Artists are deceiving audiences in concert with pre-recorded audio

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At this year’s Super Bowl, Maroon 5 headlined the halftime show, but lead singer Adam Levine was met with backlash for his heavy reliance on backing tracks and the appearance that he was lip syncing.

Though Levine stated he was singing live, his singing was overshadowed by background audio, and some instruments during the show were reported to be “fake,” as if they weren’t actually being played. In other music performances, including the People’s Choice Awards and the MTV Music Awards, people buy tickets to see their favorite artists perform. After paying upwards of $2,500, you would expect to see the artists giving actual live performances instead of completely or mostly pre-recorded ones.

“If I pay for a live performance, I want a live performance,” senior Benjamine Cordova said. “I would be disappointed if I bought a ticket to see my favorite artist, and they were using pre-recorded audio.”

Producers defend the extensive use of technology because the setting of certain shows limits the capability to perform live songs. However, the fact that none of the singers are actually performing ruins the point of having musicians in the first place. If audiences are willing to plan, travel, wait in long lines and even pay to see these artists, they shouldn’t be subjected to watching their favorite singers fake their performances. After all, those who have experienced live music would agree that having musicians and singers showcase their talent in real time is preferable to a showcase of today’s technology.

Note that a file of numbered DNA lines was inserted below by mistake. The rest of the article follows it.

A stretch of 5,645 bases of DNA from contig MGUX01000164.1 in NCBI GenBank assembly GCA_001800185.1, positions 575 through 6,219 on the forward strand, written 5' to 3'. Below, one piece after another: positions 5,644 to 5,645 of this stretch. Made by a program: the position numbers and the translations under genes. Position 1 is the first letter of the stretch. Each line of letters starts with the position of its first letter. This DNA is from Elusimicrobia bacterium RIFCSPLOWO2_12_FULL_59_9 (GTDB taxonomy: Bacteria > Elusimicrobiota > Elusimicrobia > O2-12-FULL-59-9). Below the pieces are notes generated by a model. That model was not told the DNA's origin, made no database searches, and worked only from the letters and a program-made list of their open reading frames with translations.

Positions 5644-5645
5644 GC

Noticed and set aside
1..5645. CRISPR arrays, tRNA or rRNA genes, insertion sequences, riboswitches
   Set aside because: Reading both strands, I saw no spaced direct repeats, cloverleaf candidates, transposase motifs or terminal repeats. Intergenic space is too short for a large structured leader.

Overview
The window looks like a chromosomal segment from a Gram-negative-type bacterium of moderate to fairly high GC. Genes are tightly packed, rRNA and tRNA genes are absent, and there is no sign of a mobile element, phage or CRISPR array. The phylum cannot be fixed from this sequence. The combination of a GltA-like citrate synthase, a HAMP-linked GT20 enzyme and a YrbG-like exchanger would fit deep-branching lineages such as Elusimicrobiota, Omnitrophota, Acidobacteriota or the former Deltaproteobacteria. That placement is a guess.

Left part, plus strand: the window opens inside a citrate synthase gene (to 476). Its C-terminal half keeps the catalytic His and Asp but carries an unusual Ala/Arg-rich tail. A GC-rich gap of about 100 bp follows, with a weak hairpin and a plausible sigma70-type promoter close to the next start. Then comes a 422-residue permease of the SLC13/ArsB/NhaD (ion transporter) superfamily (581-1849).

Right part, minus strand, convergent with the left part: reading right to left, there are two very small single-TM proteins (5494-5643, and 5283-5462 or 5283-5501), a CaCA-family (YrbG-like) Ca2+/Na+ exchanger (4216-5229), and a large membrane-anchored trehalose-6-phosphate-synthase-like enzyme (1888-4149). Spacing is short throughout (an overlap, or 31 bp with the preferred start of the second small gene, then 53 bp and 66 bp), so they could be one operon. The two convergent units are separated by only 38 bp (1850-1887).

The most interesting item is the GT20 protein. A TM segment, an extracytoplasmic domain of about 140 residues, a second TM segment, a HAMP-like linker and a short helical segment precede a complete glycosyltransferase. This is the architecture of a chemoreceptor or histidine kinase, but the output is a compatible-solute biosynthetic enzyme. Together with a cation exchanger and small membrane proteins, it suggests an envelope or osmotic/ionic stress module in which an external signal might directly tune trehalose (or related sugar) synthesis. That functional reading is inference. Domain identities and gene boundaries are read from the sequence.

“For big performances, it might be useful to use pre recorded material, but not to such a large scale that the performance isn’t live anymore,” Cordova said.

The use of pre-recordings is popular and supported among many of today’s singers, but failures are inevitable, as technology isn’t perfect. One well-known failure was Mariah Carey at Dick Clark’s New Year’s Rockin’ Eve in 2017, in which a malfunction revealed her to be lip syncing her entire concert. Carey’s failure to sing discredited her talent, something that would have been avoided had she used her own voice.

“Live music is an experience. Going and seeing an artist perform live is much more exciting than listening to their pre-recorded songs,” sophomore Shyann Rudisill said. “So it doesn’t make sense to use pre-recordings and take away from that feeling.”

Many singers have been applauded for their refusal to use technology more than necessary, including Adele, Lady Gaga and Alicia Keys. Singers like them understand that they have become famous because of the quality of their unaided voices and continue to showcase that same talent. In Gaga and Bradley Cooper’s performance of “Shallow” at the Oscars, the singers were accompanied by just a piano, and the only piece of technology was their microphones. The passionate performance was received with a standing ovation and praised for its stripped-down approach to the song. If more performances highlighted the voices of the singers, audiences would be much more satisfied with the quality of these live performances.

“I don’t think artists have to work as hard because they’ve decided to pre-record their performances,” Rudisill said. “And it’s not fair because there are plenty of artists out there who have genuinely amazing voices without the use of technology.”

In pursuit of a perfect performance, music artists today are using pre-recordings for their live performances, taking away from the purpose of live music as a way to experience an artist’s raw talent. Despite bending over backwards to see their favorite singers, audiences are disappointed, wasting their time, money and effort.

“I think [pre recorded audio] takes away from the experience and belittles people with actual live performance talent,” Rudisill said. “If you aren’t able to perform live without a backing track, should you be celebrated enough to get the chance to perform live at all?”